Today, House Republican leaders responded to Governor O’Malley announcement of an additional $454 million in budget reductions to the FY 2010 budget. The reductions will affect state agency budgets, aid to local governments, and state employee salaries in the form of mandatory furlough days.
“This is one more example of attempting to address the budget problem through piecemeal solutions and fund shuffling” said Minority Leader Anthony O’Donnell. “Had the administration and the majority leadership in the legislature actually faced the situation head on, and made real, significant cutbacks in spending, Maryland would be in a much better position. Instead, the Governor is continuing to kick the can down the road while refusing to address the fundamental problem”.
Maryland continues to face an ongoing structural budget deficit. In 2007, the special legislative session called to deal with the problem resulted in a tax increase of $1.3 billion. In the following budget year, state government spending was increased by the same amount. The overall state budget has increased every year since Governor O’Malley took office, despite the administration’s assertion that the previous administration was to blame for leaving the problem behind.
“There are some simple, obvious places to look for the true reductions in state spending that we have repeatedly called for” said Minority Leader O’Donnell. “The expansion of Medicaid that took place in the 2007 special session, GCEI funding, the bank error that resulted in an overpayment of $30 million to local boards of education, and an immediate moratorium on the tens of millions of dollars being spent on state land acquisitions. None of these are nickel and dime reductions, they will make a significant impact on the deficit problem. These are few of the many examples, and they are common sense solutions.”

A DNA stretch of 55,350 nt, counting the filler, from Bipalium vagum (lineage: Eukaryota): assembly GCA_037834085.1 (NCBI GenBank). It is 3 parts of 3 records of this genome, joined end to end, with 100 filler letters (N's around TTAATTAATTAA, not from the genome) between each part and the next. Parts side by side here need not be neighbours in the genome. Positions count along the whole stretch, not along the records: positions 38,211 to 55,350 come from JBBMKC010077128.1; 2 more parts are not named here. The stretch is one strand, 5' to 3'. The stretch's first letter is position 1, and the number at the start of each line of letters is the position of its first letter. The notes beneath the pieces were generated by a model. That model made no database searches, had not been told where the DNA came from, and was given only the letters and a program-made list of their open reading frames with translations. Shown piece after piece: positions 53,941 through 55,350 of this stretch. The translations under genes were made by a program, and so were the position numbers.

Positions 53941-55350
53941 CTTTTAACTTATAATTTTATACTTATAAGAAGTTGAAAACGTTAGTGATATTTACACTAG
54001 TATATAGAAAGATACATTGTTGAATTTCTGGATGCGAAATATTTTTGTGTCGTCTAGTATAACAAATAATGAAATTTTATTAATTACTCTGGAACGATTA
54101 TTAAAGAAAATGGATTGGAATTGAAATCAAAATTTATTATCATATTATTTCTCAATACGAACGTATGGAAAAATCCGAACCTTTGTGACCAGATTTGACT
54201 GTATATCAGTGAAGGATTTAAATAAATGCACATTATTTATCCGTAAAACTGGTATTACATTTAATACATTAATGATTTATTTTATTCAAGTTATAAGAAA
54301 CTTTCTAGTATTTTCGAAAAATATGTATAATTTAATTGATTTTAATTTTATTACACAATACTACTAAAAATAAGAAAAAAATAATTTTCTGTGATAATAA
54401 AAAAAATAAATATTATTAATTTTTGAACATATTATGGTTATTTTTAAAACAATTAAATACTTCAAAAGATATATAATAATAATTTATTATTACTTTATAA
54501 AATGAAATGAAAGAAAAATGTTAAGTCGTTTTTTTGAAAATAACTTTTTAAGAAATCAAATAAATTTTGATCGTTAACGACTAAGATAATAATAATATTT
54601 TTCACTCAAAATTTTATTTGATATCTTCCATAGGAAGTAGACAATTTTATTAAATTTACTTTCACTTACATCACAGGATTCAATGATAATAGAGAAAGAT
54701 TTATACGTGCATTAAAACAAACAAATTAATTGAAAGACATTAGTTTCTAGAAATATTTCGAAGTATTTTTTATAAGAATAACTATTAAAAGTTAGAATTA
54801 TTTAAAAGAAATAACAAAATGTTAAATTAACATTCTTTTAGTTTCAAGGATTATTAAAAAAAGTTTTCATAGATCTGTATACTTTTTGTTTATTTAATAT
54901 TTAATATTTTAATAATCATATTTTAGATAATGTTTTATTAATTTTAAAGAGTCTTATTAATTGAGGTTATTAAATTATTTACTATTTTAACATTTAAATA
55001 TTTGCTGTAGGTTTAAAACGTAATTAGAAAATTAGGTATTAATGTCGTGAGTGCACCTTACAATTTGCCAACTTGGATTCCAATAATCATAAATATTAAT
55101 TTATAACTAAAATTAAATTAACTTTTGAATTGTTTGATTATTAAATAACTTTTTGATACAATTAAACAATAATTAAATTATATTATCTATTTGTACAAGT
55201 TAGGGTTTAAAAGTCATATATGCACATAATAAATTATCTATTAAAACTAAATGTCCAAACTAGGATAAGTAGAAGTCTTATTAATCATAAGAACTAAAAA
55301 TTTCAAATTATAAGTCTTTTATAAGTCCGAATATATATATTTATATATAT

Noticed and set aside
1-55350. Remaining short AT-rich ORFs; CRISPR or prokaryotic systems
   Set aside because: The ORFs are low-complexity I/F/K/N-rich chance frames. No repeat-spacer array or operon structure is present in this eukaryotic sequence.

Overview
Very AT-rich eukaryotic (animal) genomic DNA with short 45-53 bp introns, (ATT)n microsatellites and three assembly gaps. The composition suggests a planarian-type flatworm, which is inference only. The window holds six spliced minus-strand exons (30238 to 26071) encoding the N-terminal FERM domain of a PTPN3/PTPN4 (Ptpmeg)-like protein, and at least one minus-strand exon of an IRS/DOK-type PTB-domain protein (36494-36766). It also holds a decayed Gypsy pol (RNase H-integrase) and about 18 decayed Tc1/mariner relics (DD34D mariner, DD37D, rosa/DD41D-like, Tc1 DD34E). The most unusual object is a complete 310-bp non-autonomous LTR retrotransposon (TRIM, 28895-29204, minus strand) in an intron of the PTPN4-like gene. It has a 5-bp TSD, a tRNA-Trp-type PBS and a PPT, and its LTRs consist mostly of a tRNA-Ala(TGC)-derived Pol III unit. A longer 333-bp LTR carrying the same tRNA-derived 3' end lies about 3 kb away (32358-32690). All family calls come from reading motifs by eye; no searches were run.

“Comptroller Franchot commented at the start of the meeting that basic financial literacy ought to be a fundamental part of the curriculum in Maryland’s high schools” said Minority Whip Christopher Shank. “Managing a finite amount of resources, saying no to obligations you can’t afford – these are key skills that every responsible citizen should develop. Perhaps we should start the training with the administration and the General Assembly leadership.”